Over the past month or so we’ve all heard stories about the impact of sequestration on America’s national parks. Severe budget cuts, brought on by Congress’ inability to come to a fiscal compromise, have resulted in a loss of services in a number of parks across the country. In order to operate within its revised budget, this year the National Park Service has been forced to close visitor centers, cut back on staff and even delay the opening of some of the parks. One of those parks is Yellowstone, where the NPS decided to delay the spring opening by two weeks. That decision was made when park officials realized they could save as much as $100,000 by not having to plow snow from the roads following the scheduled May 3 opening. But thanks to the determination and generosity of one Wyoming town, the park will now open on schedule.
The town of Cody sits 52 miles outside of Yellowstone and serves as an access point for the park’s East Gate. As you can imagine, the sleepy little village sees a lot of traffic during the summer travel months with travelers stopping by on their way in or out of the park. Last year, over 11,000 visitors passed through the East Gate in the first two weeks of the season alone. The loss of that early season traffic this year was estimated to cost Cody more than $2 million in revenue.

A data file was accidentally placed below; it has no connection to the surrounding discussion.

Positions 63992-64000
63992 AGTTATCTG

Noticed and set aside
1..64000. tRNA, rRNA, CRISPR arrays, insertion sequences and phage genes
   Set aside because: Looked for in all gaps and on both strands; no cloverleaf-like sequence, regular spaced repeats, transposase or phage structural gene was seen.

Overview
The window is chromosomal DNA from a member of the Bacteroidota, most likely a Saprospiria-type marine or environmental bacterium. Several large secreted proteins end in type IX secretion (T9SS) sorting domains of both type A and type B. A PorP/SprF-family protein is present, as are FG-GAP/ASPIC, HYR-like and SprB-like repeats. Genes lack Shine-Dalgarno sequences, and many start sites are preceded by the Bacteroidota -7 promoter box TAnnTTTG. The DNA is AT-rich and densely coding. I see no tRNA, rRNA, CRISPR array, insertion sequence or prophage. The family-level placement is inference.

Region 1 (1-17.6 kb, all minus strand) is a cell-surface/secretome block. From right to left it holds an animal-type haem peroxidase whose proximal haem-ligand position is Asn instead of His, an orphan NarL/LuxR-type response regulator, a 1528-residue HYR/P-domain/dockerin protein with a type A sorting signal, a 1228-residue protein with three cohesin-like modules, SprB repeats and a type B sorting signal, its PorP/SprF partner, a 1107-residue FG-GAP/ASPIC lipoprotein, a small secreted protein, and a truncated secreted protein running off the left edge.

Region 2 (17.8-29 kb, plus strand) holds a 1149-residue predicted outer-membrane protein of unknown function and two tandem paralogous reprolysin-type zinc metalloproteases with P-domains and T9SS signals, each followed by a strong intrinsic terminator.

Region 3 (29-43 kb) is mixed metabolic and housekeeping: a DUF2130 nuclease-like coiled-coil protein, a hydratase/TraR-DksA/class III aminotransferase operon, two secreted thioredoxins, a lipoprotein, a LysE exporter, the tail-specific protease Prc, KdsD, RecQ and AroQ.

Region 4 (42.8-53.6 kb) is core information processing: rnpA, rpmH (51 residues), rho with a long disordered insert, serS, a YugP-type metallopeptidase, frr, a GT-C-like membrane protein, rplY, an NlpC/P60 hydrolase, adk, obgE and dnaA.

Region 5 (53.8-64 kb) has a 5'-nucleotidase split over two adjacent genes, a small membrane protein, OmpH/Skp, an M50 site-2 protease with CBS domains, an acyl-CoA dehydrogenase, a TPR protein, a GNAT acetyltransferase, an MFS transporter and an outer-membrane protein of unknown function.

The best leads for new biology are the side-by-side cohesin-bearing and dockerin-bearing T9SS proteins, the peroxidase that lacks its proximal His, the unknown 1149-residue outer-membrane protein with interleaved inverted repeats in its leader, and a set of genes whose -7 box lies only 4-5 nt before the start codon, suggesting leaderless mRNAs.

Cody Chamber of Commerce executive director Scott Balyo saw the delayed opening as both a potential crisis and a major opportunity. He challenged the local citizens and businesses to raise the $100,000 necessary to pay the road crews to plow snow from Yellowstone’s highways, setting a deadline of April 1 to reach their goal. The response was overwhelming with contributions ranging from as little as $10 all the way up to $10,000. Together the citizens of Cody managed to complete their fund raising efforts well ahead of schedule.
Working in conjunction with Yellowstone superintendent Dan Wenk and officials from Wyoming, the town of Cody has now arranged for state vehicles to plow the roads inside the national park. The $100,000 raised will completely cover the costs, allowing the East Gate to open on schedule. That means anyone planning a visit to Yellowstone in early May will still have access to the park despite all of the on going sequestration drama.